THERE has been increased interest from Chinese investors to explore investment opportunities in Malaysia, and we can do more to make the country into a more attractive destination for investments.
The increasing significance of Chinese investments into Malaysia can be seen from the recent trip to China by Prime Minister Datuk Seri Anwar Ibrahim.
Chinese investments garnered at over US$38bil (RM175bil) will potentially make up 10% of Malaysia’s gross domestic product of US$373bil (RM1.72 trillion) in 2021.
China is a major investor in infrastructure around the world; by strengthening its infrastructure, Malaysia can make it easier for Chinese companies to do business in the country.
With a relatively business friendly environment, Malaysia can still reduce the cost of doing business by streamlining its regulations and making it easier to obtain permits.
It can also improve access to financing by providing more support for small and medium-sized enterprises.
Malaysia has a lot to offer to foreign investors but needs to do a better job at promoting investment opportunities, said Grant Thornton senior partner and head of China Business Practice, Desmond Tan.
This can be done by participating in trade shows and conferences, and creating more online resources for potential investors.
We can attract more investments from China by building relationships with Chinese companies, hosting business delegations and providing support for Malaysian companies that want to do business in China.
China is a major source of skilled labour, and Malaysia can attract more Chinese investments by developing its own human capital.
It should invest in education and training, and make it easier for Chinese workers to obtain visas and work permits.
Malaysia can also consider focusing on sectors such as manufacturing, infrastructure and natural resources where China has a comparative advantage.
It can partner with Chinese companies to develop new industries, and deepen co-operation in the Belt and Road Initiative, a major Chinese project to invest in infrastructure and connectivity projects around the world.
Some Chinese investors may have concerns about the political stability of Malaysia, or about the country’s legal system, which can be addressed by improving governance and strengthening the legal system.
China’s potential investments in Malaysia may include the digital economy; with their strong digital economy, Chinese investors could invest in digital infrastructure and startups.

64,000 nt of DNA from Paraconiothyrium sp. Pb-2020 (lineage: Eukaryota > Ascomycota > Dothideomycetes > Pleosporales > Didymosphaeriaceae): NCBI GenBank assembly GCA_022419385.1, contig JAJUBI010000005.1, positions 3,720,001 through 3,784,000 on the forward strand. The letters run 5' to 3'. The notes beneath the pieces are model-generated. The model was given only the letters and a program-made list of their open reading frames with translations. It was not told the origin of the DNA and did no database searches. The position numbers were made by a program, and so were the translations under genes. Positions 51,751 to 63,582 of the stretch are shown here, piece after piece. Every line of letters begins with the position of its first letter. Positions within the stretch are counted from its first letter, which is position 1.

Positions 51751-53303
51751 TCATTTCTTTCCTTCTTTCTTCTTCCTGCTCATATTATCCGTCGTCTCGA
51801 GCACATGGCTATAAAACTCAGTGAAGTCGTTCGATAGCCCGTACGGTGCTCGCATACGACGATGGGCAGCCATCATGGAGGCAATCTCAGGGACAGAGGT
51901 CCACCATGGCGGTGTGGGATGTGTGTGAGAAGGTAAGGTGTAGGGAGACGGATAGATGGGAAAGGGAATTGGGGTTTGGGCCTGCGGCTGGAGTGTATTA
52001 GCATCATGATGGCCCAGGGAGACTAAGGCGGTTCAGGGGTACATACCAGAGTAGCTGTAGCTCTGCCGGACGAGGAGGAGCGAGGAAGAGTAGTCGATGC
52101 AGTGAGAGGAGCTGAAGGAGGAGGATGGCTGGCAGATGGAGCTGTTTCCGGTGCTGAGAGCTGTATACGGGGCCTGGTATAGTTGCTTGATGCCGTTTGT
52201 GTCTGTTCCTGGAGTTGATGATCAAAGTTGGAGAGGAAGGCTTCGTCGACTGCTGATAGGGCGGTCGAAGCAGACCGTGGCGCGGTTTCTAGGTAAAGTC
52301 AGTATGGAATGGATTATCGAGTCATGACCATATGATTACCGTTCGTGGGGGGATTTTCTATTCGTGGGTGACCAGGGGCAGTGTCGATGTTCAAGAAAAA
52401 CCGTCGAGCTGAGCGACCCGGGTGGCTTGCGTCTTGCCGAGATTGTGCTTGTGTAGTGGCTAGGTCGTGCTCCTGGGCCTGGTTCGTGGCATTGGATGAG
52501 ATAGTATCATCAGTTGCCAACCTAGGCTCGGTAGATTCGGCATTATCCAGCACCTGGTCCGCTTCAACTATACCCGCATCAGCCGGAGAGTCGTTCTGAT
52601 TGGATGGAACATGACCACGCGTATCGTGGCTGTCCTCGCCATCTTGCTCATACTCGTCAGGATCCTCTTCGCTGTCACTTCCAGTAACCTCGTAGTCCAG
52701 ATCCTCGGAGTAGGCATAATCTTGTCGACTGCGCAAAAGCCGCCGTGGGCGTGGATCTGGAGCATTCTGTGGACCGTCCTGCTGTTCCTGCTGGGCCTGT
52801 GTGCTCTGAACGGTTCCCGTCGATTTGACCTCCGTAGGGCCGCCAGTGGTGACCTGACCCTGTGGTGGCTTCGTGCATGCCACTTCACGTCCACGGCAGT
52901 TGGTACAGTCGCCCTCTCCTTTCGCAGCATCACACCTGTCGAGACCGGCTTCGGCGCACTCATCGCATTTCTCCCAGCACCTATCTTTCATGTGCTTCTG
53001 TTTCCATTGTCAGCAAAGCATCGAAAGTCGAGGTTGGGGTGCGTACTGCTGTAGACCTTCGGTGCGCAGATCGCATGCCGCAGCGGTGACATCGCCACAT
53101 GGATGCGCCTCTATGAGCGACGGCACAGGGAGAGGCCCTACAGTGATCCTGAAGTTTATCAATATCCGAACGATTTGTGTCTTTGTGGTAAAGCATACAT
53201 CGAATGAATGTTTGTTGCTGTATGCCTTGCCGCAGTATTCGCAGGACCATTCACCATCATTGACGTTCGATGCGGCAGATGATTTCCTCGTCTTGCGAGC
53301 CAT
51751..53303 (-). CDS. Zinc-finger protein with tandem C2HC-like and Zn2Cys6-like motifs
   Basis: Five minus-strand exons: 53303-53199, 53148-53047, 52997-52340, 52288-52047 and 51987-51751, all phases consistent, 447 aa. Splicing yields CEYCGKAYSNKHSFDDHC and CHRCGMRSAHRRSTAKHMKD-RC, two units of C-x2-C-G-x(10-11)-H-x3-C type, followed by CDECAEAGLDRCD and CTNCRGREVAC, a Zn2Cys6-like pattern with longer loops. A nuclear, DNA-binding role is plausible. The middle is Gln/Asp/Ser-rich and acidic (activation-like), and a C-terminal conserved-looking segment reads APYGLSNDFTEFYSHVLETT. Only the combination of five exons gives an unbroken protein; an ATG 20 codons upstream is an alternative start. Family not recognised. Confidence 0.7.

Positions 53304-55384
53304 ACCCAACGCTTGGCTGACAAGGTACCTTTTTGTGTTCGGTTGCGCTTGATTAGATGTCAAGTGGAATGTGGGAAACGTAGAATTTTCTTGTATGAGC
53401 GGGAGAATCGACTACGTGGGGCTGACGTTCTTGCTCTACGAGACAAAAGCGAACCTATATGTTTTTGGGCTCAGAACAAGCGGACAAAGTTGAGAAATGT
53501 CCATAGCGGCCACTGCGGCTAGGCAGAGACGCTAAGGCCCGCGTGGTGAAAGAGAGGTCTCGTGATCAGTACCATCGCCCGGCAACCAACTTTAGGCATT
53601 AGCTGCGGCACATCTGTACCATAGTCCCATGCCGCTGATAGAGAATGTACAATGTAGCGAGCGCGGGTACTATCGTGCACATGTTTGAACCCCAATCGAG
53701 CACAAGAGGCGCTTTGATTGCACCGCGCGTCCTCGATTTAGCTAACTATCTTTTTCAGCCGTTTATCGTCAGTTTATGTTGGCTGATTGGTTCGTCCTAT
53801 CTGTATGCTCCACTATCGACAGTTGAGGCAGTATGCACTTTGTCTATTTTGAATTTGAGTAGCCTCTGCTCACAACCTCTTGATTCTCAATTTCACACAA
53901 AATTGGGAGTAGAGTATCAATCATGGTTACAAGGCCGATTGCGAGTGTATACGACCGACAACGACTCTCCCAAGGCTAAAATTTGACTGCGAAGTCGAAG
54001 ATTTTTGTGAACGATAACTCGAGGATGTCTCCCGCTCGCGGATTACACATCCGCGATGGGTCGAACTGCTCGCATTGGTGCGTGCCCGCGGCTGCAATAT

China has a growing demand for healthcare services, and Malaysian healthcare companies can attract Chinese investors to expand their operations and provide services to Chinese consumers.
China has been investing heavily into advanced manufacturing technologies such as robotics and automation; they can invest in Malaysian manufacturing companies to help them adopt these technologies and further improve their competitiveness.
With its large population, China has a significant demand for food products and could invest in Malaysia’s agriculture sector to ensure a stable supply of food products.
In tourism, Chinese investors can invest in the development of new tourist attractions and infrastructure to enhance the local tourism industry.
China was involved in several infrastructure projects in Malaysia such as the East Coast Rail Link and the Bandar Malaysia project.
Chinese investors have been investing in Malaysian technology startups, with the aim of expanding their operations in South-East Asia.
They have also invested in Malaysia’s renewable energy sector such as solar power projects.
They have shown interest in Malaysian real estate, especially in high-end properties.
Among challenges faced by Chinese companies coming into Malaysia include the global economic slowdown, the rise of protectionism as well as language and cultural barriers.
They may not be familiar with the language, local customs and practices; it may be difficult for them to build relationships with local businesses and government officials.
Malaysia has a more developed legal system and transparent regulatory environment; Chinese investors may need to adapt their business practices to suit the local market.
Chinese investors may also face competition from Malaysia’s strong domestic sector; to succeed, they may have to offer something different.
The lack of skilled labour in Malaysia has made it difficult for foreign investors to find the workers they need to operate their businesses.
Chinese investors must comply with regulations such as obtaining a licence and paying taxes on their profits.
The risk of political instability poses a challenge for Chinese investors, as it can involve changes in government policy or even expropriation of assets.
For example, in 2018, the Malaysian government cancelled a multi-billion Chinese-backed project to build a high-speed rail line.
Grant Thornton, which has offices in 28 cities in China that include Beijing, Shanghai and Guangzhou, can assist Malaysia to attract Chinese investments by providing market intelligence and insights to Chinese investors, as well as help Chinese investors identify and evaluate investment opportunities.
It can also provide Chinese investors with access to government officials and business leaders, and advise Chinese investors on the financial, legal and regulatory requirements for doing business in Malaysia.
Despite the challenges, Malaysia remains an attractive destination for Chinese investors, with its strong economy, strategic location and growing middle class.
Chinese investors who are willing to overcome these challenges will be able to find success in Malaysia.
Yap Leng Kuen is a former StarBiz editor. The views expressed here are the writer’s own.